The conflicting point between desire and search lies in the interpretation of commands. Searchers are getting better at the act of searching. Another way to view more efficient search is by saying that users are learning to accommodate the needs of a search engine.
Search sites aren’t learning to accommodate the users as much as users are learning to accommodate the search. Not for a lack of trying, search sites have masterfully found content to support search queries; content just hasn’t been able to map to human desire.
There are positive steps forward; universal search is trying to help identify or map desire by listing resource multiplicity. Yellow pages directories and search engines are hopelessly intertwined as directories feed search queries and search queries feed directories.
Confused yet? Don’t be, here’s a little clarity.
Imagine the irony of an electronics buyer who is looking for a new flat screen television. Category-specific usage data indicate that research for a purchase occurs online, while the purchase occurs offline.
In other words, the user uses a search engine to find the product, then a yellow pages directory to find the store. Define need. How about gaining most of your traffic from your biggest competitor? Some experts believe yellow pages directories receive 90 percent of their traffic from search engines.
The 90 percent data point is highly speculative and a very closely-guarded data point, but here’s some data that isn’t. In April 2007, Hitwise reported that 50 percent of the upstream traffic for Local.com, Yahoo! Local, and Google Local came from search sites.
So either half or most of the traffic local-in-nature originates with a search site query. Then what happens?
When people think online yellow pages and a place to buy something, they think yellow pages directories like YellowPages.com or SuperPages.com. When people want a Web site, and they are thinking search for information about a purchase, they go to a search engine like Google or Yahoo!.
However, yellow pages searches work a bit differently from search engine queries. While search sites associate keywords with Web sites, yellow pages attach keywords to directories containing business names.
The problem is stemming issues like “pizza” vs. “pizzas” have long presented a challenge for directories and search engines alike. A user has no idea whether the pizza place found in results is an Italian restaurant or a walk-in/delivery place. Another good example lies in popular words or phrases that aren’t mapped to categories.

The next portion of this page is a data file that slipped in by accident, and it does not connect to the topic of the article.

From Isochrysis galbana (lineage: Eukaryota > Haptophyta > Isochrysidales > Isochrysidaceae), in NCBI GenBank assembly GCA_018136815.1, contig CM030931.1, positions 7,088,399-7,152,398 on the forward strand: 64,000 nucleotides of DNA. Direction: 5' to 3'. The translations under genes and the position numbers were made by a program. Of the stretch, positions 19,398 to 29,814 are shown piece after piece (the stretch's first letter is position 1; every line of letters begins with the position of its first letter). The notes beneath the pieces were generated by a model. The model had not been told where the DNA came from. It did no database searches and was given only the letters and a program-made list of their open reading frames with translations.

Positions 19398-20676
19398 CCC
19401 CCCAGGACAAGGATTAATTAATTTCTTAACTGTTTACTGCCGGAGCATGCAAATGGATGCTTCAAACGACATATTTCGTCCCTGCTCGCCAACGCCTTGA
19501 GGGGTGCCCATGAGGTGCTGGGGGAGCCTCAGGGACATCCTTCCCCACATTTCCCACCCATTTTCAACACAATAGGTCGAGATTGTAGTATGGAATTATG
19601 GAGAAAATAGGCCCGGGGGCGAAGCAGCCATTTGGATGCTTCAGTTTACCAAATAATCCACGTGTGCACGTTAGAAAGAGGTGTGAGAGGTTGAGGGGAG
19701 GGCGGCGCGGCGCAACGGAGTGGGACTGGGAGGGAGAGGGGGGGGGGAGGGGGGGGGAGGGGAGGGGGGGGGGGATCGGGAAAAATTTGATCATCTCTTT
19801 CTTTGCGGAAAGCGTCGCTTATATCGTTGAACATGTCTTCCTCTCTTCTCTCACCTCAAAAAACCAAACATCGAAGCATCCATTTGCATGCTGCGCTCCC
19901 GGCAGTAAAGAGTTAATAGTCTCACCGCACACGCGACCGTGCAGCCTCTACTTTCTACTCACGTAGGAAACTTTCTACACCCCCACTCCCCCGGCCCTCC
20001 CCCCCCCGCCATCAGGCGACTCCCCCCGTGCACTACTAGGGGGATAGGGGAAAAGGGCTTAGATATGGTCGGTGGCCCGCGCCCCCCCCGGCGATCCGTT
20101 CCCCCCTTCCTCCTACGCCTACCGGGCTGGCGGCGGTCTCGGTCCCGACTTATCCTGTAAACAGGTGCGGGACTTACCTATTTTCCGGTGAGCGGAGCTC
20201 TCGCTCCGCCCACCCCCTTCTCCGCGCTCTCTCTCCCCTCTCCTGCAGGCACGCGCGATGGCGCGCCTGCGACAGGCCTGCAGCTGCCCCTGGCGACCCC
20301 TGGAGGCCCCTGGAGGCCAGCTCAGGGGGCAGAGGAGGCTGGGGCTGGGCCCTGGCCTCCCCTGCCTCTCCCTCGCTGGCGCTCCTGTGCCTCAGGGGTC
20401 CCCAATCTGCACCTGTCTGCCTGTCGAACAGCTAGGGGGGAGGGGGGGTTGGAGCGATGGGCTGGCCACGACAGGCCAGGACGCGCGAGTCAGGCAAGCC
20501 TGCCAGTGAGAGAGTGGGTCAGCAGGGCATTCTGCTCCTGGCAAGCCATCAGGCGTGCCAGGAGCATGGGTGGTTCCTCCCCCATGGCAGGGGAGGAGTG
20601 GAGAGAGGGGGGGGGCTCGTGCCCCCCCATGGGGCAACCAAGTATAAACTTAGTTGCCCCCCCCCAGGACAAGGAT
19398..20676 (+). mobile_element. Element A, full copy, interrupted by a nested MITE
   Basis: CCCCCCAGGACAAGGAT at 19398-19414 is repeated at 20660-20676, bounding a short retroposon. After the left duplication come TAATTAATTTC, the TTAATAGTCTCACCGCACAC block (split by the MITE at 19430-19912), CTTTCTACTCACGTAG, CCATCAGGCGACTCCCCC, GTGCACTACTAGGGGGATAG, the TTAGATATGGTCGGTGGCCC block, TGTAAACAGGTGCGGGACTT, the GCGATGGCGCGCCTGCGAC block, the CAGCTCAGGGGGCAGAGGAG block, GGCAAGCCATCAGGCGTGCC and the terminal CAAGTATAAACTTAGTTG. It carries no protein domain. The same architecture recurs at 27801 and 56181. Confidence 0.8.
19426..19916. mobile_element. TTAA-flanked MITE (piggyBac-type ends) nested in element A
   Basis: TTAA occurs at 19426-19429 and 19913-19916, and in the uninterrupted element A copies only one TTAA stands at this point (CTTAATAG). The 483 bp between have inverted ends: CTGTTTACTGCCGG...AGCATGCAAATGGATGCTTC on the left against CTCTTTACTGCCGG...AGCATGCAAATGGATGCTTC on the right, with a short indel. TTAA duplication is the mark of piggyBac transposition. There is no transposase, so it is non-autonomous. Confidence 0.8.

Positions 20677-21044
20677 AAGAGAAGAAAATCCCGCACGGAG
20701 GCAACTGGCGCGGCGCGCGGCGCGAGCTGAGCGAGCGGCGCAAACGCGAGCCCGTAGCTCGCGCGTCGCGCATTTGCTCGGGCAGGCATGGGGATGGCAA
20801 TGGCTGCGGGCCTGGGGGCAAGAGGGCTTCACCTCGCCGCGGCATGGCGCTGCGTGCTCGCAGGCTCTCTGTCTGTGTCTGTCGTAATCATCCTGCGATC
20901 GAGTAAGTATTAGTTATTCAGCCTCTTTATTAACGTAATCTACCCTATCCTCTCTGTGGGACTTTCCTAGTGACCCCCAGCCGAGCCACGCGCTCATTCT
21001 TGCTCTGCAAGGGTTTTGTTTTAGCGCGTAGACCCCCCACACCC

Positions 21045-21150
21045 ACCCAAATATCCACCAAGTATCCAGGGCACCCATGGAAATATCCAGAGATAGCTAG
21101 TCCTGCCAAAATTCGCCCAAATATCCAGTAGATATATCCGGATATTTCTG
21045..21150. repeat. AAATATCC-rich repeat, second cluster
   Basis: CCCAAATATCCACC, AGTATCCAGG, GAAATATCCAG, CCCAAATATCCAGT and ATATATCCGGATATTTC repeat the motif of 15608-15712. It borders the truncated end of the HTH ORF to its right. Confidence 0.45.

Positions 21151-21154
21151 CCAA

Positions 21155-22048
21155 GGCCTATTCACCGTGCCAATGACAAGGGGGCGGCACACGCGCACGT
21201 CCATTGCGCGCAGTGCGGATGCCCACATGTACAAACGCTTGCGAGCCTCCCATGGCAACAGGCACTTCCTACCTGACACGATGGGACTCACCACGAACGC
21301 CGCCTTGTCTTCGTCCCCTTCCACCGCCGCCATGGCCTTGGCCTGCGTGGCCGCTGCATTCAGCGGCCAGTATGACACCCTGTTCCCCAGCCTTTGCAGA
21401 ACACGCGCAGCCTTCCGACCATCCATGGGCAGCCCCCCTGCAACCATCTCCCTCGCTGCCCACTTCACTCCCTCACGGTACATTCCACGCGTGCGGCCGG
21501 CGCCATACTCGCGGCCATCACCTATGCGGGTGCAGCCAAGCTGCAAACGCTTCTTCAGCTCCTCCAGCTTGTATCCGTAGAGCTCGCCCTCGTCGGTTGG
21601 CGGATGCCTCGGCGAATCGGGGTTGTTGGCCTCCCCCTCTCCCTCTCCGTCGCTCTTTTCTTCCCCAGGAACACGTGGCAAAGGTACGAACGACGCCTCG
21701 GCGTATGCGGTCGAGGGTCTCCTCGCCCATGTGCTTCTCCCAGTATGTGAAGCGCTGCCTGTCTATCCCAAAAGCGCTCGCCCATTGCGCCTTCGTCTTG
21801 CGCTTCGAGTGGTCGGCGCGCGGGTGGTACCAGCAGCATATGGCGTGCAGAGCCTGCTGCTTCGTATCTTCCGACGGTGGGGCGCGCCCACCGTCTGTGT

“Dim Sum” means Chinese food to millions of users but doesn’t mean anything to a traditional yellow pages search. Worse, not every Chinese restaurant serves “Dim Sum.” When a search isn’t mapped, the user often receives “null” results that (if anything) suggest other categories.
Shopping for the Tail
Enter YellowBot.com with the tagline, “search + friends = your city.” Each search is surrounded by tag clouds, a very popular means of integrating the user-generated content into search activity. The searchers control the associated tags and the category structure or “taxonomy.”
“The strict taxonomy and categorization prevents millions of users from finding what they want,” says Erron Silverstein, Chief Executive Officer of YellowBot. “The site offers a vote and a search taxonomy. In the four months since launch, we have gone from zero percent repeat users to 14 percent.”
Silverstein also indicated that nearly 2 percent of users are actively providing content enhancements, a figure consistent with numbers reported by other social media commerce-driven sites. YellowBot is clearly on to something. Imagine the clarity of knowing which restaurants have characteristics that are important to you.
Social Functions = $$$
When optimizing pages, we spend a great deal of time concerned about the search engines. Only recently have more global concerns, like universal search and local traffic spikes from search sites to their newly-built local pages, raised eyebrows.
Social media components, along with public relations considerations, are becoming more mainstream search tactics. Yet, as venture-capital dollars flow freely and alternative search engines try to map the human brain, there’s something you should know. As AltSearchEngines.com editor Charles Knight noted, all 100 of the (alternative) search engines he tracks comprise only 5 percent of all search traffic.
Alternative search and new search site traffic may be small today, but it is growing. In the age of optimizing the long tail, it is certainly worth watching.
In the mean time (if you need me), I’ll be working on creating a YellowBot list of “dog friendly” restaurants in lower Manhattan – but I am sure there are only a couple million people like me out there – so who really cares? You should.